Detroit — The tears streamed down Don Jones’ face. They couldn’t stop. Several steps before him was the body of Cardinal Edmund Szoka, lying in repose before the many mourners whose lives the archbishop touched, molded and inspired.
He was among those who came to pay their respects Sunday afternoon at the popular cardinal’s visitation service in the ornate Cathedral of the Most Blessed Sacrament church in Detroit. “We’ve lost one of our pillars of the church and I feel the loss and how important he was to us,” Jones said.
Szoka, 86, the son of Polish immigrants who rose from humble beginnings in Muskegon to become a cardinal in the Catholic Church with responsibilities of running Vatican City and cajoling Pope John Paul II to visit Detroit in 1987, died Wednesday, Aug. 20, 2014, in Novi.
Wiping away tears and his voice cracking, Jones, who was joined by his wife Peg, 63, said simply: “We wish him well on his journey home.”
It was a Catholic journey of note. Szoka held the position of priest all over the state. In the early 1980s, he took over as Detroit archbishop. Years later, he headed to Rome to become one of the most powerful and influential members of the church and a confidant to Pope John Paul II.
Szoka’s financial skills were credited with putting the church in the black for the first time in decades. He retired in 2006 at 79 and resided in Northville.
Debbie Dingell, the wife of retiring U.S. Rep. John Dingell who is running to succeed her husband, came to pay her respects.
“He was head of the archdiocese at a very complicated time,” said Dingell, referring to Szoka presiding over the closing of 31 Detroit churches in 1980s, at the time the largest shutdown of churches in U.S. history. “But he had a good and wonderful and kind heart, and that’s what I’ve known for decades.”
Dingell, who is Catholic, said she spent two hours with him at a family funeral in June. “He’s a good man and he’s with God now. He cared about people.”
Szoka’s body, facing church congregants as is the tradition in the church for a leader who has passed, was resplendent in his full cardinal garments with a rosary draped around his hands. A large Eastercandle was placed directly in back of the wooden casket with his gold staff crosier, a hooked staff bishops carry to signify their shepherd-like status, next to it.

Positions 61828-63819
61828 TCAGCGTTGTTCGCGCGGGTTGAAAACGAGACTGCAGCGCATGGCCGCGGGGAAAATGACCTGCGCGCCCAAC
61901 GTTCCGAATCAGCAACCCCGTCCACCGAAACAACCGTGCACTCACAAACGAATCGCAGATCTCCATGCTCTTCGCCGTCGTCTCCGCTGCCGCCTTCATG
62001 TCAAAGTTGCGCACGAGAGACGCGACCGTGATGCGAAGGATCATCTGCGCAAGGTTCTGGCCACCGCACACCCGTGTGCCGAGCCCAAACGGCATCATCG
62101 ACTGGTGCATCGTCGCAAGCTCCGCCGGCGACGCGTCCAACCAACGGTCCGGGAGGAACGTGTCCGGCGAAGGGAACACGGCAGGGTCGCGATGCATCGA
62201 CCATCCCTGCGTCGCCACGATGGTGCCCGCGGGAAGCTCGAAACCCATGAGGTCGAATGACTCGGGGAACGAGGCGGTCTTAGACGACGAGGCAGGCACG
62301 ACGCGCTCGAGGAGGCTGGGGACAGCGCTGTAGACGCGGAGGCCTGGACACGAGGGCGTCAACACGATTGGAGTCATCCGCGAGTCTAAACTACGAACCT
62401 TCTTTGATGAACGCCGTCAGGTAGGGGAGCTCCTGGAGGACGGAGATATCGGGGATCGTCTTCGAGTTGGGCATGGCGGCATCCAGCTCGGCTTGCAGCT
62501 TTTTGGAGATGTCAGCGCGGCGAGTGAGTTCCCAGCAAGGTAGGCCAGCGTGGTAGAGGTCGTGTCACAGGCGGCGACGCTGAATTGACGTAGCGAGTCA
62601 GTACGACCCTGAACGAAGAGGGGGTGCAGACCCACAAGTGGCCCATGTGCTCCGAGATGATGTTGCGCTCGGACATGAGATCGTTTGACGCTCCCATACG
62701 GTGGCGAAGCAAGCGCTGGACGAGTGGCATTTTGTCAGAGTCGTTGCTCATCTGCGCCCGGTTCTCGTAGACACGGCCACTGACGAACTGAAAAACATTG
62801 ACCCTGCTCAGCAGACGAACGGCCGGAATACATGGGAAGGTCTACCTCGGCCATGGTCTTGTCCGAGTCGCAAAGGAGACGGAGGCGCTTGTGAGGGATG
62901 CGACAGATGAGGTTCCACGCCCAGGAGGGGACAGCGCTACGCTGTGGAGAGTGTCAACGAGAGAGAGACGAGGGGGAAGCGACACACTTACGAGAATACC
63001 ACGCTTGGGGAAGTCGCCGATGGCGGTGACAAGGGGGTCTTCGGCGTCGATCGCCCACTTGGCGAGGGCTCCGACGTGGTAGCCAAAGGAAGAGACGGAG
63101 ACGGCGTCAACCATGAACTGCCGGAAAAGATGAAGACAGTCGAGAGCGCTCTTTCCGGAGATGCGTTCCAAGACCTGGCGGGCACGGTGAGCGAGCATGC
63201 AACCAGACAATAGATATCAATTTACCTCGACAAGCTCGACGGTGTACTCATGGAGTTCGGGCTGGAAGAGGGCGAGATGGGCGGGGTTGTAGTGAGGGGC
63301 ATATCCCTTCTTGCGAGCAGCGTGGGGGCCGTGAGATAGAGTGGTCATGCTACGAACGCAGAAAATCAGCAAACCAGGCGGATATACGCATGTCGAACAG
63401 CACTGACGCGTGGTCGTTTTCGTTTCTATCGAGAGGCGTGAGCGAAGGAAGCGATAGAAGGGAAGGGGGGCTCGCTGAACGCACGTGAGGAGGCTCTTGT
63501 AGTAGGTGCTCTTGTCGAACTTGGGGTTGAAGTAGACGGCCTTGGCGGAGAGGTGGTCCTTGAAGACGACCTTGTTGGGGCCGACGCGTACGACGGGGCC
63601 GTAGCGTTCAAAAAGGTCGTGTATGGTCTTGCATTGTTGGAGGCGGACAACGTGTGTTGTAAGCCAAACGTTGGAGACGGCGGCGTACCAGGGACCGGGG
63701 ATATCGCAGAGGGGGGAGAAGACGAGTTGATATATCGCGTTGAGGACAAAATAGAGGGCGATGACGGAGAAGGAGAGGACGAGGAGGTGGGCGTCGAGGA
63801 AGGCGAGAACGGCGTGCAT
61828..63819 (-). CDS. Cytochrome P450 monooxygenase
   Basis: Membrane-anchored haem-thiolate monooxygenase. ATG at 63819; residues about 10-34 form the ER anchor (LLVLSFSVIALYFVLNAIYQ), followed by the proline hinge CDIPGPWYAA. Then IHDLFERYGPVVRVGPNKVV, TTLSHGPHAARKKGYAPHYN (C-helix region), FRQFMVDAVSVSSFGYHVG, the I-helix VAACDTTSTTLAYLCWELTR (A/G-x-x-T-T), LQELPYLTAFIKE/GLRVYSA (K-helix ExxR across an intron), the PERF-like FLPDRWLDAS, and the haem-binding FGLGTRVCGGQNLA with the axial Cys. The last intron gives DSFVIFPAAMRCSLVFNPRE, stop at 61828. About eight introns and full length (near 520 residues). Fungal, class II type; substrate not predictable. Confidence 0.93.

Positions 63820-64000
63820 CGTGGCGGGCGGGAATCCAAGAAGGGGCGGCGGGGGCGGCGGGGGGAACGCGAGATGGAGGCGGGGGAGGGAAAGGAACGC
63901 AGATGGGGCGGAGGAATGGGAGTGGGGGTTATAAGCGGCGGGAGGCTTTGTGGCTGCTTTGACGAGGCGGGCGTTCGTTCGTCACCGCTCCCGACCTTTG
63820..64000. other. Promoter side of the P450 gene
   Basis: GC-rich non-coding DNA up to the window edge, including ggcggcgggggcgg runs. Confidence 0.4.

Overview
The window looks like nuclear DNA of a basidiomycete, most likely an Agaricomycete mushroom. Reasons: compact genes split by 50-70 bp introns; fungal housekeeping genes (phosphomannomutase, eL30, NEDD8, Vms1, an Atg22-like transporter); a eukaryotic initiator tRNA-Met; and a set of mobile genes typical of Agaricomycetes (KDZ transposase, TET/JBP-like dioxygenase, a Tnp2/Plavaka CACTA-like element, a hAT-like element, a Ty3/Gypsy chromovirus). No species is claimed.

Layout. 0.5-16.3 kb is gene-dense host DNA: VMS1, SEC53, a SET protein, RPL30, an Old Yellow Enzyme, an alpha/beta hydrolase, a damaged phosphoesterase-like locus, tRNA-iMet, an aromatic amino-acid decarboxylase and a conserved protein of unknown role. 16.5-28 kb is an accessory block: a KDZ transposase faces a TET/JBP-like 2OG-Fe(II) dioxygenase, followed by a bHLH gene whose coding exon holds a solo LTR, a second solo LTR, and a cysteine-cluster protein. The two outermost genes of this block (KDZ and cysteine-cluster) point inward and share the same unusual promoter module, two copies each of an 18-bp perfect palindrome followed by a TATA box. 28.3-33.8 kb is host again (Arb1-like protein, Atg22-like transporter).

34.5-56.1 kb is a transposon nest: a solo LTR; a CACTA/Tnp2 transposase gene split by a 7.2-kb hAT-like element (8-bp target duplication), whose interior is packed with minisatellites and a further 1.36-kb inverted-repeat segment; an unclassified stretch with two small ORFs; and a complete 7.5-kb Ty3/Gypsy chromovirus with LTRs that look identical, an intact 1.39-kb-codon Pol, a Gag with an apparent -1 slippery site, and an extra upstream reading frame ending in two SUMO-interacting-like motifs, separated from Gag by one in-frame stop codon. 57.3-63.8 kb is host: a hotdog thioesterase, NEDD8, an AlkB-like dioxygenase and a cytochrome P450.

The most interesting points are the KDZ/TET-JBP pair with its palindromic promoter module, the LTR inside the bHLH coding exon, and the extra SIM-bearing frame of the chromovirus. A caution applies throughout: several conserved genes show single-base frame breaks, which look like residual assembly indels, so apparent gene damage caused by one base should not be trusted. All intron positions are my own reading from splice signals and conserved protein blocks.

Janina Stepien, 70, of Hamtramck has known Szoka 30 years when he came to her church and gave Mass in Polish, her native language. “For us it was very important that we came,” Stepien said.
Szoka married Adrian Tonon, 42, of Detroit and his wife two years ago in the Most Blessed Sacrament Church. The two, he said, shared a special bond and he even traveled to the Vatican to visit the cardinal during his time in Rome. His whole family came to pay respects to the man who helped shape his life.
“He was the most noble, standup, dedicated, incredible soul that I’ve come across in my life,” Tonon said. “His mentorship is something that I’ll be proud to carry on for the rest of my life, and I’ll live by his words and things that he instilled in me. I feel it’s a gift.”
Tonon recalled the respect Szoka drew “when we walked around with the nuns, the guards, everybody ... they were almost in awe when he would walk by.” Szoka, he said, was known for shaking hands with people outside the Vatican walls. “He was a man of the people,” he said.
Mary Therese Sorensen, 61, of Muskegon, who is Szoka’s cousin, said they last spoke a few weeks ago. She would drive in to southeast Michigan to visit him and cut his hair. She was to cut his hair Friday when she learned he was in the hospital. She remembered him as “one of my greatest mentors.”
“He taught me a lot about forgiveness and faith,” Sorensen said. “He was the one who always made me aware, just by asking a question.”
Szoka’s visitation will continue 2-9 p.m. Monday , with funeral services at 11 a.m. Tuesday at the Cathedral church. His surviving relatives are an older sister Irene Szoka and a host of cousins, nieces and nephews.